By Estelle Sobel Erasmus
So I have wonderful news this week. My South African hubby, who came to this country from New Zealand for the first time in 2001, finally took the steps necessary to become a member of our great nation…and on Thursday, he was confirmed as a U.S. Citizen. It’s about time, right? I think we had an H4 Visa or something like that and he could come to America because I was here. I remember my friend trying to explain all of the different types of visas to me before he became a permanent resident. There are just so many, it’s so difficult to know which one you need. My friend told me about this page that describes each visa, which can be really helpful when someone is trying to find out How to immigrate to America legally. Ever since then, he’s been a permanent resident since 2004, a year before we became engaged and married in 2005.
This makes me happy for several reasons. Our daughter is a U.S. citizen, and I’m a U.S. citizen; so it makes sense that her daddy would be one, too. Second, now he can vote and not just give lip service to his candidate of choice (which by the way, often differs from mine, but I’m ok with that).
His experience at the office of immigration left much to be desired: Long, long lines; (our government at its finest) people who brought their entire families, and did not even dress up for their interviews (baggy jeans, with underwear sticking out a la rap star, apparently was the dress code of the day). My husband, however, dressed according to the rules, which asked applicants to avoid wearing jeans or shorts. I can’t say I’m descended from a Mayflower family, however, I know that one must show respect to the country you are emigrating to.
The interview included an English-speaking test, a writing test and a test, where the applicants had to get six questions correct out of ten questions asked, derived from a booklet (and DVD) set that included 100 Civics questions. a My hubby aced the test in 10 minutes; while others took much, much longer (if they passed at all) to complete their interviews.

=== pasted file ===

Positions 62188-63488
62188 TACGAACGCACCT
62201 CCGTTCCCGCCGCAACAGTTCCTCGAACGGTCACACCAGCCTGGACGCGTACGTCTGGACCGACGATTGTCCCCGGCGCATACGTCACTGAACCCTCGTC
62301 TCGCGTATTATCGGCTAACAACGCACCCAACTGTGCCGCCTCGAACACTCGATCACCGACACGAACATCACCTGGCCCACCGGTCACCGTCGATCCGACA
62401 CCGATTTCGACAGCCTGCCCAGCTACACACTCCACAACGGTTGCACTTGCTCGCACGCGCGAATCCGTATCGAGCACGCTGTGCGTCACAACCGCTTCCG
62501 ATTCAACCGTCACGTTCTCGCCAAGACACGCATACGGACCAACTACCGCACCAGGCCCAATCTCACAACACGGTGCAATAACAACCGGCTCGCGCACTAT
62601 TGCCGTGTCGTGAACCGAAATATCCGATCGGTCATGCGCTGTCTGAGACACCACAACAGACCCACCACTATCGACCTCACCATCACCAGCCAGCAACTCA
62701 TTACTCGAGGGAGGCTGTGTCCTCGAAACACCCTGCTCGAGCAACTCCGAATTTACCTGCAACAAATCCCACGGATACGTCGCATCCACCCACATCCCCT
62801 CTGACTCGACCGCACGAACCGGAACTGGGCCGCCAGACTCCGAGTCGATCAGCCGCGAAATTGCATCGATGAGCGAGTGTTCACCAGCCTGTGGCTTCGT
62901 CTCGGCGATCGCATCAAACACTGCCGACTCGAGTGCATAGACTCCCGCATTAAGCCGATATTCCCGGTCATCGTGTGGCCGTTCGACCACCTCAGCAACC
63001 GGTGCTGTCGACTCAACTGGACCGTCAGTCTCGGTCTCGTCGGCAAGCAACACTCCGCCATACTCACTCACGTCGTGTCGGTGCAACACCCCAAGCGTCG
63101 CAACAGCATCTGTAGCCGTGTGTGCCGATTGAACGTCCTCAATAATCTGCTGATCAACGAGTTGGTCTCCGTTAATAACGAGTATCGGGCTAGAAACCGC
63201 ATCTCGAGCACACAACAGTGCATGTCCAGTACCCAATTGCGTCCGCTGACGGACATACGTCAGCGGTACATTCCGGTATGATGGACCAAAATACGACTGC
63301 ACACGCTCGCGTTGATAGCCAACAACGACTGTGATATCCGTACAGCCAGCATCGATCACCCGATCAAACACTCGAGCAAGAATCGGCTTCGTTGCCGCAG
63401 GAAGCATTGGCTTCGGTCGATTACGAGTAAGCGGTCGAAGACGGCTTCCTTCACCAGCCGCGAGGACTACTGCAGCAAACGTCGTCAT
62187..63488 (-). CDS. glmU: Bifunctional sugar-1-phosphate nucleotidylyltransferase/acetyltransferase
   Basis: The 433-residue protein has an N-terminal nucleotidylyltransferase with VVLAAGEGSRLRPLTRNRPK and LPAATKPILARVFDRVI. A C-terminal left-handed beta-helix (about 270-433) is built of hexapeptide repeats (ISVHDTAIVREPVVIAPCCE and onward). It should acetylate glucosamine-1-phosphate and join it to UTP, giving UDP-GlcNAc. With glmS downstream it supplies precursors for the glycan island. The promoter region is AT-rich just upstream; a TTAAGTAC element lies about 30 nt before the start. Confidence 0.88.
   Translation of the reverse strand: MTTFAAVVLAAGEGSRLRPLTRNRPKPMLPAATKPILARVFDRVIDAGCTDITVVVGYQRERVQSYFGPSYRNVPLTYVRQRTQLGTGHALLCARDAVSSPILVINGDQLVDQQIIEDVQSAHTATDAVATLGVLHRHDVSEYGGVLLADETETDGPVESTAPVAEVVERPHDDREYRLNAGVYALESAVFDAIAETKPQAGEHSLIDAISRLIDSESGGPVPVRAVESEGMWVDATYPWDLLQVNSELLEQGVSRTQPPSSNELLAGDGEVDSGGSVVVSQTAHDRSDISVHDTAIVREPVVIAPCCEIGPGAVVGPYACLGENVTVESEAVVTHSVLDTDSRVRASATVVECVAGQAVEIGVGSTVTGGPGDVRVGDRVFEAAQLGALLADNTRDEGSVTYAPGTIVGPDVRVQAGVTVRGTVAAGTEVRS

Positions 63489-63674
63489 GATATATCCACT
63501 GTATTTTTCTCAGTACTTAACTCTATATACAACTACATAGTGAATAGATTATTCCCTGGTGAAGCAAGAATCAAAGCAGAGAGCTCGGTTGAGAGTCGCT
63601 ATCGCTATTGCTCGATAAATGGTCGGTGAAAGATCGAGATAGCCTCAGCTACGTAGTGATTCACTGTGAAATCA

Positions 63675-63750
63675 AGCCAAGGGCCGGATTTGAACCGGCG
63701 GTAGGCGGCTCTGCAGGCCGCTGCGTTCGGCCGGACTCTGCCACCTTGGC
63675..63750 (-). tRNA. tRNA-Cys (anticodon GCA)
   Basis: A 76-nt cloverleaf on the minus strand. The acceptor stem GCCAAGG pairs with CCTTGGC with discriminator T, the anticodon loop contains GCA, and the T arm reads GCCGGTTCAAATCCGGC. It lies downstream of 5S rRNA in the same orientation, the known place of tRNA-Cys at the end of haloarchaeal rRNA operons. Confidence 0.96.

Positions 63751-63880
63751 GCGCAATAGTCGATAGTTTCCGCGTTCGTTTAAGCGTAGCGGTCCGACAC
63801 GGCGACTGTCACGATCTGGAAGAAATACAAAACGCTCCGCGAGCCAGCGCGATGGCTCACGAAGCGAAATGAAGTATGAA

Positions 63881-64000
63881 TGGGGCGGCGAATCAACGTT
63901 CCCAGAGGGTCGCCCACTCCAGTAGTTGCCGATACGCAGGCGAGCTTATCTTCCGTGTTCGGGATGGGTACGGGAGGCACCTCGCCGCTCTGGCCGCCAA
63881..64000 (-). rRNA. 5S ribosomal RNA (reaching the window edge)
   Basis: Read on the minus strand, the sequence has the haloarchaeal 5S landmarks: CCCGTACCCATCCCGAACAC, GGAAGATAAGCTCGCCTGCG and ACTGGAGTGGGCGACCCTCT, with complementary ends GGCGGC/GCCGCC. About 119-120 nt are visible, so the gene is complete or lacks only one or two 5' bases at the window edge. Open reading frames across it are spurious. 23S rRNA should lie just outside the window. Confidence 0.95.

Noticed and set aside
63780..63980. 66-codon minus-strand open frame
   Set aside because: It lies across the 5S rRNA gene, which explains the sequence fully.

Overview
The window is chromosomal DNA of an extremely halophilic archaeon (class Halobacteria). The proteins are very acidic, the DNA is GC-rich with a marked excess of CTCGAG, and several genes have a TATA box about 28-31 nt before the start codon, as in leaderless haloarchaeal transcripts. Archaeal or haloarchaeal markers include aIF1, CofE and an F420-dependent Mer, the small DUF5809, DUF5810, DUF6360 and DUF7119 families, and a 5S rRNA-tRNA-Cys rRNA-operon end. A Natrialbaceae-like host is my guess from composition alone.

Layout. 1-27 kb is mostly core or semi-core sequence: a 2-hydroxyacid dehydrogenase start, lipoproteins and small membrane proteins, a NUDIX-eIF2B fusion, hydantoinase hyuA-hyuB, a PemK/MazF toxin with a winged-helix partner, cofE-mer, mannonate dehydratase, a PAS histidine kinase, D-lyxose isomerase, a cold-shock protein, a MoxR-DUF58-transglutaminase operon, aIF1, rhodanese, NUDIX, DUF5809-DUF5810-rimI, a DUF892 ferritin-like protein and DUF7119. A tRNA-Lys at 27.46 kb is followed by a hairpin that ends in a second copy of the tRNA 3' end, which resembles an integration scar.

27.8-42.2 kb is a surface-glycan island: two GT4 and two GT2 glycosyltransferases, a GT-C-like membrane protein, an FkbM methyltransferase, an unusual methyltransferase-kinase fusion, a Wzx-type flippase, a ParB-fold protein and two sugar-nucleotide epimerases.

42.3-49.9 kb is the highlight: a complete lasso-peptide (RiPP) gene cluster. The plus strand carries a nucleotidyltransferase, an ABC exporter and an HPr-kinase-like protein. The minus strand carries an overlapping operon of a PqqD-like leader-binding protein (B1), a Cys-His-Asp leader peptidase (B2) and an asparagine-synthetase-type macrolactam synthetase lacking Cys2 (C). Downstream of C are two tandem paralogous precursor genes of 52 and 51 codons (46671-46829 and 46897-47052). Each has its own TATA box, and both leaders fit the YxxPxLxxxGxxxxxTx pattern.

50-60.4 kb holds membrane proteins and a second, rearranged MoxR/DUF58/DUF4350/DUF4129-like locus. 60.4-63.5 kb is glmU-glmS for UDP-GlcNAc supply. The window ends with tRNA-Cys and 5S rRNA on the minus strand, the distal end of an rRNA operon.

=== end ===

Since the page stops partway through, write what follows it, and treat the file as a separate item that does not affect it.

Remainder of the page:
Here are some random questions from the question book my husband was given to study before his interview :
1) How many amendments does the constitution have?
2) The House of Representative has how many voting members?
3) If both the President and the President can no longer serve who becomes President?
4) Who is the Chief Justice of the United States?
5) The Federalist Papers supported the passage of the U.S. Constitution. Name the writers?
6) What did Susan B. Anthony do?
Answers on the bottom
How did you do?
Please now join me in a refrain of Lee Greenwood’s Song, “G-d Bless the USA” in honor of my hubby and his new status, which my daughter and I have taken to singing every time he walks into the room.. (So far he’s still smiling).
I’m proud to be an American,
where at least I know I’m free.
And I wont forget the men who died,
who gave that right to me.
And I gladly stand up,
next to you and defend her still today.
‘ Cause there ain’t no doubt I love this land,
God bless the USA.
Answers: 1) 27, 2) 435 3) The Speaker of the House 4) John Roberts 5) James Madison, Alexander Hamilton, John Jay, under the pen name Publius 6) She fought for women’s rights
When did you or your relatives emigrate to America and are you proud to be an American and why?